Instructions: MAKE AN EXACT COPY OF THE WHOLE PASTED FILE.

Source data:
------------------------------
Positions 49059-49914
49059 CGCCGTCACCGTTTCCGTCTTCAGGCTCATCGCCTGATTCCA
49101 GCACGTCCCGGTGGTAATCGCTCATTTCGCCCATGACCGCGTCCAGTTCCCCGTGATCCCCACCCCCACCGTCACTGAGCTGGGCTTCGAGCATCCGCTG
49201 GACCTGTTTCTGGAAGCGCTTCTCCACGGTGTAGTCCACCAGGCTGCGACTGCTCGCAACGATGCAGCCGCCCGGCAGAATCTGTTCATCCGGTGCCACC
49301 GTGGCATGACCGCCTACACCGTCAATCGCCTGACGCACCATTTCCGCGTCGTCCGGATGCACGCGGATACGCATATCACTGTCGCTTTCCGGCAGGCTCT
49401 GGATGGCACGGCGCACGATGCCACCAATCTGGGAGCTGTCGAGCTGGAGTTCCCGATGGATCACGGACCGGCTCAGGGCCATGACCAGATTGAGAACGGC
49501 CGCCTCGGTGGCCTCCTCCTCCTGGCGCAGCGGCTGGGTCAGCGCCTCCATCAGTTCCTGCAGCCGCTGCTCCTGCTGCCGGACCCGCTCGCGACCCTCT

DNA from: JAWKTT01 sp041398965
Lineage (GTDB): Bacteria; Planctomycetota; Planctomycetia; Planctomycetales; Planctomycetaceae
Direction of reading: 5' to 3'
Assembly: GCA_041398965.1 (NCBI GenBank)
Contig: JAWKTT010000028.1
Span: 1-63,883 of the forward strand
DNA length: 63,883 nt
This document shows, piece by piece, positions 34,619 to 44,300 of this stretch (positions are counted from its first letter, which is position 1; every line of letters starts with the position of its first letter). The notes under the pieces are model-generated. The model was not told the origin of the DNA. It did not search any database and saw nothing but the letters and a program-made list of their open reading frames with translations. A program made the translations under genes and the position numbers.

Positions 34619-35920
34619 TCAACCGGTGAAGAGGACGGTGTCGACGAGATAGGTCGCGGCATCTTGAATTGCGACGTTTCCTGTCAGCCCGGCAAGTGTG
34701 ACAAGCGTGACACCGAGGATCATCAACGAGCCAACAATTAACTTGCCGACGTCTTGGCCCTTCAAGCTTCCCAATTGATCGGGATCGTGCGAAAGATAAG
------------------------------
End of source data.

Positions 49059-49914
49059 CGCCGTCACCGTTTCCGTCTTCAGGCTCATCGCCTGATTCCA
49101 GCACGTCCCGGTGGTAATCGCTCATTTCGCCCATGACCGCGTCCAGTTCCCCGTGATCCCCACCCCCACCGTCACTGAGCTGGGCTTCGAGCATCCGCTG
49201 GACCTGTTTCTGGAAGCGCTTCTCCACGGTGTAGTCCACCAGGCTGCGACTGCTCGCAACGATGCAGCCGCCCGGCAGAATCTGTTCATCCGGTGCCACC
49301 GTGGCATGACCGCCTACACCGTCAATCGCCTGACGCACCATTTCCGCGTCGTCCGGATGCACGCGGATACGCATATCACTGTCGCTTTCCGGCAGGCTCT
49401 GGATGGCACGGCGCACGATGCCACCAATCTGGGAGCTGTCGAGCTGGAGTTCCCGATGGATCACGGACCGGCTCAGGGCCATGACCAGATTGAGAACGGC
49501 CGCCTCGGTGGCCTCCTCCTCCTGGCGCAGCGGCTGGGTCAGCGCCTCCATCAGTTCCTGCAGCCGCTGCTCCTGCTGCCGGACCCGCTCGCGACCCTCT

DNA from: JAWKTT01 sp041398965
Lineage (GTDB): Bacteria; Planctomycetota; Planctomycetia; Planctomycetales; Planctomycetaceae
Direction of reading: 5' to 3'
Assembly: GCA_041398965.1 (NCBI GenBank)
Contig: JAWKTT010000028.1
Span: 1-63,883 of the forward strand
DNA length: 63,883 nt
This document shows, piece by piece, positions 34,619 to 44,300 of this stretch (positions are counted from its first letter, which is position 1; every line of letters starts with the position of its first letter). The notes under the pieces are model-generated. The model was not told the origin of the DNA. It did not search any database and saw nothing but the letters and a program-made list of their open reading frames with translations. A program made the translations under genes and the position numbers.

Positions 34619-35920
34619 TCAACCGGTGAAGAGGACGGTGTCGACGAGATAGGTCGCGGCATCTTGAATTGCGACGTTTCCTGTCAGCCCGGCAAGTGTG
34701 ACAAGCGTGACACCGAGGATCATCAACGAGCCAACAATTAACTTGCCGACGTCTTGGCCCTTCAAGCTTCCCAATTGATCGGGATCGTGCGAAAGATAAG